Don’t Eat What You Kill
One of my first jobs in the legal field was with a large law firm where an informal slogan was bandied about among the partners and associates: “Eat what you kill.” The catchphrase meant that each lawyer’s compensation was based on the revenue he or she generated personally. Depending on how successful the attorney was in finding and retaining clients, he or she alone would reap the benefits or suffer accordingly. Unlike other types of partnerships, risk was not shared among lawyers under the “eat what you kill” model, nor were the rewards.
Over the last four weeks at Sunday Masses, we have been reading through Saint Paul’s letter sent to an early Christian community called the Ephesians. Paul writes that he has been made a “steward” of the mystery of God’s plan to bring together both Gentiles and Jews through a common belief in Jesus. Through their unity in Christ, “the dividing wall of enmity” has fallen, Saint Paul writes, and “one new person” has been created “in place of two” (2:14-15).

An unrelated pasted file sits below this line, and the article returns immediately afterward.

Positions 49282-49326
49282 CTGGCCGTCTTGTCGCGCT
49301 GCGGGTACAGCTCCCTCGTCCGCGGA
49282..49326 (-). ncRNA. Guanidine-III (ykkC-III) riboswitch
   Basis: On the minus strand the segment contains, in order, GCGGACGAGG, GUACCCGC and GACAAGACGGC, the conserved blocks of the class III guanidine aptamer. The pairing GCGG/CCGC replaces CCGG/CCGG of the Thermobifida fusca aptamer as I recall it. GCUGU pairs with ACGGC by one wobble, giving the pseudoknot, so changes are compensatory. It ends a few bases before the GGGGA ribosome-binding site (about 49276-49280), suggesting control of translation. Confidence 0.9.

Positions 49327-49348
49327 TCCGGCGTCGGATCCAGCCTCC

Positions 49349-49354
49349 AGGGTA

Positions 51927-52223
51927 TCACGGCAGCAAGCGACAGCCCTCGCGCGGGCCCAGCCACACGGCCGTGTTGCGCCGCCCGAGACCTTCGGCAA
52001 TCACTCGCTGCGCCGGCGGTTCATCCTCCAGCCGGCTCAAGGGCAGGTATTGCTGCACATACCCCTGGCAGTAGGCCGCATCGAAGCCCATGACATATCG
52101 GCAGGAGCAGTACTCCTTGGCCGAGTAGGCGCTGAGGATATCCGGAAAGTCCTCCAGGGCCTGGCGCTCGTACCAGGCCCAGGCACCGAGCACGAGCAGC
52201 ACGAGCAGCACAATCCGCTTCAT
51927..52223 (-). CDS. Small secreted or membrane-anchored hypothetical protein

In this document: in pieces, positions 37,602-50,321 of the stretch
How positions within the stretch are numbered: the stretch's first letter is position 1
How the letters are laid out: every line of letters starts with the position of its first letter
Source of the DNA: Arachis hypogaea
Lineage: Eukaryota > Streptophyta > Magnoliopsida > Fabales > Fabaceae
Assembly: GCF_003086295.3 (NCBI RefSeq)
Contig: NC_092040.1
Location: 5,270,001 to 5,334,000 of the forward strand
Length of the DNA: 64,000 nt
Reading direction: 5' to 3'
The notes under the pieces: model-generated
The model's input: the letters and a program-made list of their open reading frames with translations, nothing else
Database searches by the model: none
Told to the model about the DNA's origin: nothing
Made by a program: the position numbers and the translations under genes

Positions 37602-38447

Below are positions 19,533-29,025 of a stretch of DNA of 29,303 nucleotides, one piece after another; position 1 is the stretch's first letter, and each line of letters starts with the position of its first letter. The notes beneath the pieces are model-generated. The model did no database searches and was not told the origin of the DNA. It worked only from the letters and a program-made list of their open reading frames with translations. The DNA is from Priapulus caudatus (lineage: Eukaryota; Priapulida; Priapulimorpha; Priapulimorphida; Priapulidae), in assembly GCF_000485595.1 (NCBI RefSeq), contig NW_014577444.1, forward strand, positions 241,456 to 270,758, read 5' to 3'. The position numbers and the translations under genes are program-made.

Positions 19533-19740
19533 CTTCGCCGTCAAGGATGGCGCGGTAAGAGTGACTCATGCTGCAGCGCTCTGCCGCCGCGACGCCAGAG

As a result, we are to “live in a manner worthy” of our calling, “striving to preserve the unity of the spirit through the bond of peace” (4:1-3). Hence, we must “put away the old self,” filled with “deceitful desires” that only serve to divide us, “put on the new self instead,” and grow “to mature manhood” in a “unity of faith and knowledge” (4:13, 22-24).
We are called to be one in the Body of Christ. The diversity of gifts among us are not to be hoarded selfishly. As Christians, we do not “eat what we kill,” but rather try to share generously what has been given to us. In spite of everything that may divide us, we all hold in common “one Lord, one faith, one baptism; one God and Father of all, who is over all and through all and in all” (4:5-6).
--Father Roger Gustafson, Pastor
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